8. They Can Talk
They can also alert each other to danger by clucking like hens and make trill sounds when ready for battle. They have a specific “haaa” sound that they use for meat. Within their own social groups, they have been shown to have their own dialects.
In captivity, ravens can learn to talk better than a lot of parrots can. Human speech isn’t the only things these guys can imitate. Ravens can also replicate wolves (which comes in handy when trying to lure them to carcasses that the ravens can’t cut open on their own), other birds, garbage trucks, and toilet flushing.
7. They Are Often Seen As Omens
Maybe it is the darker-than-night plumage or their habit of hovering over corpses. Whatever the reason, ravens have played a key role in mythology and superstition since ancient times.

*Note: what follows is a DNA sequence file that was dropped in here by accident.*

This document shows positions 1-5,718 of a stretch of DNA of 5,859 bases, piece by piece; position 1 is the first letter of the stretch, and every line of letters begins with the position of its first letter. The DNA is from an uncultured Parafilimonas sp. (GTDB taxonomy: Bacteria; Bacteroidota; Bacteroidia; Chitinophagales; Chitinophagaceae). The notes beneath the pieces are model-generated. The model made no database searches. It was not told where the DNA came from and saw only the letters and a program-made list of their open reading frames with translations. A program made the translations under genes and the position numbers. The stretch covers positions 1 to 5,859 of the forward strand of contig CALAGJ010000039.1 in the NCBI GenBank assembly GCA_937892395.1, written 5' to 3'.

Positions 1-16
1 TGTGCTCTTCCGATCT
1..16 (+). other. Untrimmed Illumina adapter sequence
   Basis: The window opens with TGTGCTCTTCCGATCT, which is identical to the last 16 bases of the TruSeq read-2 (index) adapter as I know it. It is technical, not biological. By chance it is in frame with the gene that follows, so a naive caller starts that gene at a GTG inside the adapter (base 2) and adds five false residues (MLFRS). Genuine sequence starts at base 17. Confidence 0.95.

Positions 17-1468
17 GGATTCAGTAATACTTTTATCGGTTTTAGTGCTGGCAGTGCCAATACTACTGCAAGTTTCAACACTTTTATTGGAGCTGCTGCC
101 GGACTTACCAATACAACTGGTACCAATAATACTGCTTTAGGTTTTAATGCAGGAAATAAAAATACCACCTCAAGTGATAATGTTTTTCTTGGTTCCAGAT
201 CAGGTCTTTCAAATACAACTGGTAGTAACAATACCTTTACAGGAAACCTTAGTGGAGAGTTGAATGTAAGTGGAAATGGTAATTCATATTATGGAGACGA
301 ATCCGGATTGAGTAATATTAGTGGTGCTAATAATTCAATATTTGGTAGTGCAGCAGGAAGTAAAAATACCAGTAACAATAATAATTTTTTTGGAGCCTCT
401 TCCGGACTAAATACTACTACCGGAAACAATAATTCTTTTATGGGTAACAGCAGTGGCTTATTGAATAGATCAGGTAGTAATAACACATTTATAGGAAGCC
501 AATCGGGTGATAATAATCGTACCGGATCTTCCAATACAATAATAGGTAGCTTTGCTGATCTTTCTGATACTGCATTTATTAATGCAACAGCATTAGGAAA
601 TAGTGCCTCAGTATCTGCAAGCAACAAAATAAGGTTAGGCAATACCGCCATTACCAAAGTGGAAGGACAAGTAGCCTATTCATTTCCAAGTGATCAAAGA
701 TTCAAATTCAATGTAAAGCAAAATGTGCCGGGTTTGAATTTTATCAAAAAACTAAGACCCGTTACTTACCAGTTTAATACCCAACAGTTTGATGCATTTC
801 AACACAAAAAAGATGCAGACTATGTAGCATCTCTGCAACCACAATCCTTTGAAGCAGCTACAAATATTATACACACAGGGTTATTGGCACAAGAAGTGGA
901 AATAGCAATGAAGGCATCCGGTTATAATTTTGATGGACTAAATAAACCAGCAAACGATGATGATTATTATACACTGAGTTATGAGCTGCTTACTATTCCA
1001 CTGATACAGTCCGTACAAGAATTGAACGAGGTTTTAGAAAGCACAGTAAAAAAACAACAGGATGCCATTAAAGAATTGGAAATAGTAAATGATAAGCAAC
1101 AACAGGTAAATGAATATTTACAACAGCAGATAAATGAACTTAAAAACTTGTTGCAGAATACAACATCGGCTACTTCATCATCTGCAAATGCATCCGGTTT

In Celtic mythology, ravens were said to be an omen of battle and bloodshed. The Irish believed that the war goddess would call ravens down from the sky to eat the corpses of the fallen. This actually made sense because this is exactly what ravens do, goddess or no goddess.
The Hindus see ravens as the souls of the deceased which represent bad or good luck. In Germany, ravens are believed to hold the souls of the damned. Arabs call the raven “Abu Zajir” (“Father of Omens”). Swedish folklore tells us that ravens are the ghosts of those who were murdered and did not receive proper burials.